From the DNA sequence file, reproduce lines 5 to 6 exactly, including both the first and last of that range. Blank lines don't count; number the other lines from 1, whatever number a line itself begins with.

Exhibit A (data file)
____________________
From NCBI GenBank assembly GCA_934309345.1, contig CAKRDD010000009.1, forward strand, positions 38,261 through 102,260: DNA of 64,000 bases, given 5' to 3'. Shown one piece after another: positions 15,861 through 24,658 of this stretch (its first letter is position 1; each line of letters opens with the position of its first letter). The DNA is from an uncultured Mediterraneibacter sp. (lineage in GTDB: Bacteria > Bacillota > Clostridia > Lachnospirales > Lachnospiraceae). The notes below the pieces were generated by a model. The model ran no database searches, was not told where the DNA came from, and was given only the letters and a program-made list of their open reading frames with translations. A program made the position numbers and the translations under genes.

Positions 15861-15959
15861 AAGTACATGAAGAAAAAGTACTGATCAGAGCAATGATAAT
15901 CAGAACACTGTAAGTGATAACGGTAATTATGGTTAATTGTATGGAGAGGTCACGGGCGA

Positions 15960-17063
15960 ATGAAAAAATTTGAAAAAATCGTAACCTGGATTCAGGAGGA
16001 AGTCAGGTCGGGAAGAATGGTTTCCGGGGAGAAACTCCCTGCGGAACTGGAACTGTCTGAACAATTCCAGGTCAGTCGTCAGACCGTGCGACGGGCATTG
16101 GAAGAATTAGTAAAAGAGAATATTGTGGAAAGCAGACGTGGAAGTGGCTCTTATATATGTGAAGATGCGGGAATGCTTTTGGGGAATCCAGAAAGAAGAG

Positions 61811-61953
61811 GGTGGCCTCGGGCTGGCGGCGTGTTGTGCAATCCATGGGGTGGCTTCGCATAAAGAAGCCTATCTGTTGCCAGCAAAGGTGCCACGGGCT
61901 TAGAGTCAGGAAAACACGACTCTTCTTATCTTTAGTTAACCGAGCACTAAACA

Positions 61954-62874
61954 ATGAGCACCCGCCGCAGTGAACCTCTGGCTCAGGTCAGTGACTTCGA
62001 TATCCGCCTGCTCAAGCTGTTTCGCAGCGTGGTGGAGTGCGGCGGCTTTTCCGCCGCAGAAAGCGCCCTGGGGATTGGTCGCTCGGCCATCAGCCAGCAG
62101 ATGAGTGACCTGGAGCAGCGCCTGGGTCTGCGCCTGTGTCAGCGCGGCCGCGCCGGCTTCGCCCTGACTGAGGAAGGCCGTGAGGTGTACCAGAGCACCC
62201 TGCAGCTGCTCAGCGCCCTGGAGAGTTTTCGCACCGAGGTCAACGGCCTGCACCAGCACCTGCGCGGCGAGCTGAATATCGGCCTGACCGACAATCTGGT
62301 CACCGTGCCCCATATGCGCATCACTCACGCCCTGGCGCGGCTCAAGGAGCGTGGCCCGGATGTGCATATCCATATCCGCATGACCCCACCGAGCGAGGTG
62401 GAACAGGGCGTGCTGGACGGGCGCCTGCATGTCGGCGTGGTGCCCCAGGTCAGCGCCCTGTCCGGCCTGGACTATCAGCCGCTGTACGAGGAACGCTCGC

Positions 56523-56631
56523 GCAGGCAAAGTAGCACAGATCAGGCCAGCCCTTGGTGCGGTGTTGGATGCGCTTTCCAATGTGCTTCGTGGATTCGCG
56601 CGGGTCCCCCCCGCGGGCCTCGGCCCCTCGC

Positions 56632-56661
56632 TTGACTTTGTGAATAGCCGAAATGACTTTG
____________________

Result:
Positions 15960-17063
15960 ATGAAAAAATTTGAAAAAATCGTAACCTGGATTCAGGAGGA